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Discussion Starter · #1 ·
Today I got into a pointless discussion with my boyfriend about what constitutes a lie and if lying is always wrong.

He says no matter what, a lie is always wrong.

I say, sometimes lying can be for the good.

I gave him an example of having to decide to tell a lie to save a innocent person's life. He actually said that he would do the same, but it would not mean that telling that lie was not wrong.

In this respect, how do you decide what IS wrong? Does it really matter if the intention is good or bad, if the means are good or bad.... as long as common good prevails in the end? Even though I'm the most honest person I know, I can't be completely honest if I just say lying is wrong without considering all the possibilities, and that certainly I would lie and believe it was good to do so under special circumstances.

Can you really say something is wrong and still do it for the greater good? Isn't that lying to yourself?

What do you think?
 

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Today I got into a pointless discussion with my boyfriend about what constitutes a lie and if lying is always wrong.

He says no matter what, a lie is always wrong.

I say, sometimes lying can be for the good.

I gave him an example of having to decide to tell a lie to save a innocent person's life. He actually said that he would do the same, but it would not mean that telling that lie was not wrong.

In this respect, how do you decide what IS wrong? Does it really matter if the intention is good or bad, if the means are good or bad.... as long as common good prevails in the end? Even though I'm the most honest person I know, I can't be completely honest if I just say lying is wrong without considering all the possibilities, and that certainly I would lie and believe it was good to do so under special circumstances.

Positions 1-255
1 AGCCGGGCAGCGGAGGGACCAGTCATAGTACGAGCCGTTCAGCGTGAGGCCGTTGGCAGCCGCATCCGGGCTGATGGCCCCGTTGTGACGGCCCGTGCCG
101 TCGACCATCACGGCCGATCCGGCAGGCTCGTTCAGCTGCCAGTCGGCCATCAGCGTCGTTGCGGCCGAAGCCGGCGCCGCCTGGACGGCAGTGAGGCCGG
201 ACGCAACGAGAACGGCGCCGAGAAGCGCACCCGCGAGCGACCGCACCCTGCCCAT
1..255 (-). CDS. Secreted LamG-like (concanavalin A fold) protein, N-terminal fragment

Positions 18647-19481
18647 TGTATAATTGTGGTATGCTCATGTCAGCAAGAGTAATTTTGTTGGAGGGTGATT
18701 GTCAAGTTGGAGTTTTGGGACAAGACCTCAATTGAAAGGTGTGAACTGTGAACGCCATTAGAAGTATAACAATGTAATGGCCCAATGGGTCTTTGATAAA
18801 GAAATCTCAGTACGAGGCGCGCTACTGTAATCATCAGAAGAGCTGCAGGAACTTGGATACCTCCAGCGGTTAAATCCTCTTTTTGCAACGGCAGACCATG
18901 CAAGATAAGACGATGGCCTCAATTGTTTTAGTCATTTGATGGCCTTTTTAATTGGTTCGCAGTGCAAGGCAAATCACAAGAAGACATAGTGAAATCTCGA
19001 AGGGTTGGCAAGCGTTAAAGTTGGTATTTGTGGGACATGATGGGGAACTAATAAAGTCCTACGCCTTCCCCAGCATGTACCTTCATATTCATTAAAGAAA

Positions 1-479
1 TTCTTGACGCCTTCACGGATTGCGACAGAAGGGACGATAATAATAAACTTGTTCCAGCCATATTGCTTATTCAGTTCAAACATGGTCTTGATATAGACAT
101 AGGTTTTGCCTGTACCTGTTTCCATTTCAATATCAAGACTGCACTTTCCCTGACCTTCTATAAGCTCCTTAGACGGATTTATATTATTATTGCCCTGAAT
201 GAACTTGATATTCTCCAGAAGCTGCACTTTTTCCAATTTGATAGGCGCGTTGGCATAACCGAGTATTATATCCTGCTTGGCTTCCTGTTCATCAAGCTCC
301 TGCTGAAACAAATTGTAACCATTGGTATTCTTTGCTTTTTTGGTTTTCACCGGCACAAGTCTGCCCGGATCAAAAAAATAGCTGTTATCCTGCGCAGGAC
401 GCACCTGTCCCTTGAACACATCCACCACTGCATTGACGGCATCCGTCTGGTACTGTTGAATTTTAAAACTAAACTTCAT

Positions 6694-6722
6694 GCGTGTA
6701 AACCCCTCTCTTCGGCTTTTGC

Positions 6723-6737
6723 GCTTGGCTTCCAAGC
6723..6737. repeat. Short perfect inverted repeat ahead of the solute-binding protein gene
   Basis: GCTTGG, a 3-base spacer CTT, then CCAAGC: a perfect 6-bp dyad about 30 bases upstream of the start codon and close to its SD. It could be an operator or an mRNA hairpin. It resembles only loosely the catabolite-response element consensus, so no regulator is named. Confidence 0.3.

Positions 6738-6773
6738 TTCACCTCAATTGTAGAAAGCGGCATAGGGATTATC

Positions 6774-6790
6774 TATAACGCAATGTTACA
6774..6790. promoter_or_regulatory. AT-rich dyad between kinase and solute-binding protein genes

Can you really say something is wrong and still do it for the greater good? Isn't that lying to yourself?

What do you think?
I agree with your boyfriend. Lies are by definition are wrong.

Telling a lie in order to save a life doesn't suddenly make the lie true.
:tongue:
 

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One could equate lying two ways: the direct result or the indirect result. The direct result isn't always wrong: perhaps you saved someone's life, decreased unnecessary pain in their life, helped a person get through a hard time, etc.

The indirect result of lying may be allowing your mind to function in an "alternate reality" for any given moment--be that a few microseconds or a few years--where you essentially allow for an untrue possibility to exist. Persons who lie frequently end up developing habits where they believe their own lies so that they become truths.

The brain is like a muscle--the more you use it in a specific way, the more it develops in that way. If one is to fill their life with white lies, then the world begins to be perceived with many additional possibilities (untruths).